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Title: The Causal Effect of Military Conscription on Crime and the Labor Market

Author(s): Randi Hjalmarsson and Matthew Lindquist

Publication Date: February 2016

Keyword(s): conscription, crime, criminal behaviour, draft, incapacitation, labor market, military conscription, military draft and unemployment

Programme Area(s): Labour Economics and Public Economics

Abstract: This paper uses detailed individual register data to identify the causal effect of mandatory peacetime military conscription in Sweden on the lives of young men born in the 1970s and 80s. Because draftees are positively selected into service based on their draft board test performance, our primary identification strategy uses the random assignment of potential conscripts to draft board officiators who have relatively high or low tendencies to place draftees into service in an instrumental variable framework. We find that military service significantly increases post-service crime (overall and across multiple crime categories) between ages 23 and 30. These results are driven primarily by young men with pre-service criminal histories and who come from low socioeconomic status households. Though we find evidence of an incapacitation effect concurrent with conscription, it is unfortunately not enough to break a cycle of crime that has already begun prior to service. Analyses of labor market outcomes tell similar post-service stories: individuals from disadvantaged backgrounds have significantly lower income, and are more likely to receive unemployment and welfare benefits, as a result of service, while service significantly increases income and does not impact welfare and unemployment for those at the other end of the distribution. Finally, we provide suggestive evidence that peer effects may play an important role in explaining the unintended negative impacts of military service.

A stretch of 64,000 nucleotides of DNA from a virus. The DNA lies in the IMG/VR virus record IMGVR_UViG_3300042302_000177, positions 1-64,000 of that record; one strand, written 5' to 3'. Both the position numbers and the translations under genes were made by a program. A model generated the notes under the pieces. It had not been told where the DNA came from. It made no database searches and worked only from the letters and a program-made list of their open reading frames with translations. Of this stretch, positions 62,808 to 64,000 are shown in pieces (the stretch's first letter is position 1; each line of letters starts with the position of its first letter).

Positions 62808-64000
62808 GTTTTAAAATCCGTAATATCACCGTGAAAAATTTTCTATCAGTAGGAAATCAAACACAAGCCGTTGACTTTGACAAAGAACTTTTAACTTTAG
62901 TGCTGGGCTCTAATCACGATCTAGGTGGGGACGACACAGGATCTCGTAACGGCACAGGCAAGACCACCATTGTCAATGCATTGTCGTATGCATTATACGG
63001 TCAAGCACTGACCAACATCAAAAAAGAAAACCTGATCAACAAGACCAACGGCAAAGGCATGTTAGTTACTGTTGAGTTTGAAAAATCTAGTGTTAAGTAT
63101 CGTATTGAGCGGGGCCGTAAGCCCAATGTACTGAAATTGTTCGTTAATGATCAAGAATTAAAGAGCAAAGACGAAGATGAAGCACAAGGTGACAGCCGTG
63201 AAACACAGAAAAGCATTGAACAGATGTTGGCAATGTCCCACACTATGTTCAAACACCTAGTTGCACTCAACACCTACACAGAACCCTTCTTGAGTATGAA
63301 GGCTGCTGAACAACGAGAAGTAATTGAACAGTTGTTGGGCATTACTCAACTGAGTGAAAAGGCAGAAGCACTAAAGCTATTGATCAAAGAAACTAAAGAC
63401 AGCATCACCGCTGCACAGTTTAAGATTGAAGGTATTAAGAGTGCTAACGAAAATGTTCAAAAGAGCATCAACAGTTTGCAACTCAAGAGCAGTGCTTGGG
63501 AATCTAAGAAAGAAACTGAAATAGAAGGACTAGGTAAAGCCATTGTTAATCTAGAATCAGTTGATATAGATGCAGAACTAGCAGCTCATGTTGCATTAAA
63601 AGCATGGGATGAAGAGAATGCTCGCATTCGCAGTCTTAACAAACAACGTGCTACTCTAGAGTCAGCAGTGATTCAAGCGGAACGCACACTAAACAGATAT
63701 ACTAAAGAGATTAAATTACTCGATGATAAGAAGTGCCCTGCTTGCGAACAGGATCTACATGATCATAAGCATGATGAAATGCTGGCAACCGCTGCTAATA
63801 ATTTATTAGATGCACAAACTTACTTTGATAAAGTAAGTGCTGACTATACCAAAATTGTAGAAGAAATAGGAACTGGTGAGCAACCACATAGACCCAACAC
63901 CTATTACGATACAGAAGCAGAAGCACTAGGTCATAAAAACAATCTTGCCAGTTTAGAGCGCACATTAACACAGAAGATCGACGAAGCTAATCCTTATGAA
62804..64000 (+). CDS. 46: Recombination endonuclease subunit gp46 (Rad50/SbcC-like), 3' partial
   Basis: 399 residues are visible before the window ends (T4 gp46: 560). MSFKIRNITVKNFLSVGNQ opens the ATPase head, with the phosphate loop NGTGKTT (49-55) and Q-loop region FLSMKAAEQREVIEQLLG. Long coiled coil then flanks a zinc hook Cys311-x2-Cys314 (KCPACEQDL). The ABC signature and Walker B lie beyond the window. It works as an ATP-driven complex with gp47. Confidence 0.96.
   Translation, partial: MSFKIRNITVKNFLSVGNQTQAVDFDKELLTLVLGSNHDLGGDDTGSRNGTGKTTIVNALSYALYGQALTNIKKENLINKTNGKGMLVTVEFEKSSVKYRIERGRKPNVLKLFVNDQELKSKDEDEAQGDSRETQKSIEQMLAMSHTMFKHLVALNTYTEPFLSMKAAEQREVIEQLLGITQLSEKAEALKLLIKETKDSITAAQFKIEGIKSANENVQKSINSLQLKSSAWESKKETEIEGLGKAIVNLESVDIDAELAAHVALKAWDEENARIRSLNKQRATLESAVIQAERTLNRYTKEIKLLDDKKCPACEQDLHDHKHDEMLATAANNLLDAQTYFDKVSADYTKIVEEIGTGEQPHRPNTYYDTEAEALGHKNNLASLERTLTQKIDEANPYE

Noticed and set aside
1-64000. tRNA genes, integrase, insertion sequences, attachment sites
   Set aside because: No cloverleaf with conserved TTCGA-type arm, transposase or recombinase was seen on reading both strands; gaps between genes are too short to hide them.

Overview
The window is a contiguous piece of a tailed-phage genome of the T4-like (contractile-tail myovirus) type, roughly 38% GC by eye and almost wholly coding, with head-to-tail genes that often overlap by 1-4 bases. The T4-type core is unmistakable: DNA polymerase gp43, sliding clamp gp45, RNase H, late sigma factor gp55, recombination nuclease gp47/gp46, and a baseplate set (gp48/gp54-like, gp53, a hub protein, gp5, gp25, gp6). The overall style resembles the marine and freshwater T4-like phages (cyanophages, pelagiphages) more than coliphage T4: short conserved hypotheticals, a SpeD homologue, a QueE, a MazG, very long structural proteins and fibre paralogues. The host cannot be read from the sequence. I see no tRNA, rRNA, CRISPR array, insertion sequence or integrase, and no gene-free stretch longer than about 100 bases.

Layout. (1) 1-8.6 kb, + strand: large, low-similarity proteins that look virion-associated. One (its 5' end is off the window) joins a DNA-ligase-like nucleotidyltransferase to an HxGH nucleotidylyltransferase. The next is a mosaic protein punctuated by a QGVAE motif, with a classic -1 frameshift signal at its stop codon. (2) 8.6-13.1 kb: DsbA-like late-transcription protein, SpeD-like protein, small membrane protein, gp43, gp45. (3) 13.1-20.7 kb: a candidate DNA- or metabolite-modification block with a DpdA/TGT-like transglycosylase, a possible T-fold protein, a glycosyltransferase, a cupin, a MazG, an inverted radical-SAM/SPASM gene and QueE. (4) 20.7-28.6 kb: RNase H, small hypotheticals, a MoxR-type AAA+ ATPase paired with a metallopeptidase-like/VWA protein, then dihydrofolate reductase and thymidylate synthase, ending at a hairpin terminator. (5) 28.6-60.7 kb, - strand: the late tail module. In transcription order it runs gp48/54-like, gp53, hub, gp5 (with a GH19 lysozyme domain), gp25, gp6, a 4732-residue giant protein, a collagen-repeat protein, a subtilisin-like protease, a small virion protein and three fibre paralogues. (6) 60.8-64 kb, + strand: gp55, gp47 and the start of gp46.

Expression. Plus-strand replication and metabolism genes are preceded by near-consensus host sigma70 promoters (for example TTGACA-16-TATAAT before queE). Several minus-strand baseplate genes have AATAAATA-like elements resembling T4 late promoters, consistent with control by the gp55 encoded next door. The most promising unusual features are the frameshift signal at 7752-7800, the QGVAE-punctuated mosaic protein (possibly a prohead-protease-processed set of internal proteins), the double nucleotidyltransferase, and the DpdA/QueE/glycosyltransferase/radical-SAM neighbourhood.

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Bibliographic Reference

Hjalmarsson, R and Lindquist, M. 2016. 'The Causal Effect of Military Conscription on Crime and the Labor Market'. London, Centre for Economic Policy Research. http://www.cepr.org/active/publications/discussion_papers/dp.php?dpno=11110